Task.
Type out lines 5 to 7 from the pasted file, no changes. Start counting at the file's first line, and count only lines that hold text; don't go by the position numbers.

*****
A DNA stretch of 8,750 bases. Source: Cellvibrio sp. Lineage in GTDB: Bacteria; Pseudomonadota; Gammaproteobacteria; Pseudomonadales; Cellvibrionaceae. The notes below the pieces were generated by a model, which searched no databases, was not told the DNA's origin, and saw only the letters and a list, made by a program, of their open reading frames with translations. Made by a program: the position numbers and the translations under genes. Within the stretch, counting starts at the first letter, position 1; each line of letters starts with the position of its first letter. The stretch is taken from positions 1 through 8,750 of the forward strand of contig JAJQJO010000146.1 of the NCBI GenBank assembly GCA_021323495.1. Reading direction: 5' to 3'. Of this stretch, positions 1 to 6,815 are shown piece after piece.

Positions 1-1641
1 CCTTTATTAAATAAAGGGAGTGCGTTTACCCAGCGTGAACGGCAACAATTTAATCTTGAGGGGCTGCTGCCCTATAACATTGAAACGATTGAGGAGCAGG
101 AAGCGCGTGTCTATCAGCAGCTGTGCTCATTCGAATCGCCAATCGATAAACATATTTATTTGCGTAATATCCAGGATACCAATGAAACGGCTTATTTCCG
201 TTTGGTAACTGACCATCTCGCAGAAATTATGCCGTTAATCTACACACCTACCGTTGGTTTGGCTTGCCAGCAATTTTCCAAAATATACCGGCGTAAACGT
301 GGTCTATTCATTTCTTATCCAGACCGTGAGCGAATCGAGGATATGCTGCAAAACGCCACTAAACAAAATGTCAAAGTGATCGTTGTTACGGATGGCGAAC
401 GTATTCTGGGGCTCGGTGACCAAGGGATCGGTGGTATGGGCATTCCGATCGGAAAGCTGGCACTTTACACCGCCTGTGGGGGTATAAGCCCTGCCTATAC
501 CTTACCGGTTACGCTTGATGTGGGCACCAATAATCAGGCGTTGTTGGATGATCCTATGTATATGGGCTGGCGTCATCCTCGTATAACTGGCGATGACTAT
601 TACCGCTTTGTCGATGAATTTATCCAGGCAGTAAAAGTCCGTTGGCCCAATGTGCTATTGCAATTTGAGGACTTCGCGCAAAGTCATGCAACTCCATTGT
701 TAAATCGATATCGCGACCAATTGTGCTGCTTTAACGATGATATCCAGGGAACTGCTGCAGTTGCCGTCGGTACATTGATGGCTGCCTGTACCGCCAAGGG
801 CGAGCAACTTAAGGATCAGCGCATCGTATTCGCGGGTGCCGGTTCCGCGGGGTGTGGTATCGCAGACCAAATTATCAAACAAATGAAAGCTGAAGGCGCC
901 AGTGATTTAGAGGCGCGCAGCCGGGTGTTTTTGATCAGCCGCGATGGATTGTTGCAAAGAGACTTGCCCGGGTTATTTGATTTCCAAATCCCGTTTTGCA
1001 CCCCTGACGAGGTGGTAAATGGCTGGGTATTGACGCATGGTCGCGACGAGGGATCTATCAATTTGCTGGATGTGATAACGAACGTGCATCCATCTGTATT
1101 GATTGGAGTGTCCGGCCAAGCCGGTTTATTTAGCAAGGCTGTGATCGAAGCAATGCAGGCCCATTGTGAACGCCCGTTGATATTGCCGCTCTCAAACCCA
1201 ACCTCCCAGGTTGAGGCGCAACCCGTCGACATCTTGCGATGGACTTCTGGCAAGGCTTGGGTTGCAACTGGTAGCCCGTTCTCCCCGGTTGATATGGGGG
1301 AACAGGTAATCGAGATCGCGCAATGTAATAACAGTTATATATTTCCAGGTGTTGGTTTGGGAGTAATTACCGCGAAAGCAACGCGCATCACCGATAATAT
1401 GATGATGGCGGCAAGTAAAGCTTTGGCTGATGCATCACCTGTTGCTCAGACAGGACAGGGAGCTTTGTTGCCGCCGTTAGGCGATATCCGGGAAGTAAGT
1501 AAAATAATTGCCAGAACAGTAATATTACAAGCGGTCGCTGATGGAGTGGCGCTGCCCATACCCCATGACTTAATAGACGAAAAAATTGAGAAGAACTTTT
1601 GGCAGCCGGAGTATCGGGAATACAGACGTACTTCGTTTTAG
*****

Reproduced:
201 TTTGGTAACTGACCATCTCGCAGAAATTATGCCGTTAATCTACACACCTACCGTTGGTTTGGCTTGCCAGCAATTTTCCAAAATATACCGGCGTAAACGT
301 GGTCTATTCATTTCTTATCCAGACCGTGAGCGAATCGAGGATATGCTGCAAAACGCCACTAAACAAAATGTCAAAGTGATCGTTGTTACGGATGGCGAAC
401 GTATTCTGGGGCTCGGTGACCAAGGGATCGGTGGTATGGGCATTCCGATCGGAAAGCTGGCACTTTACACCGCCTGTGGGGGTATAAGCCCTGCCTATAC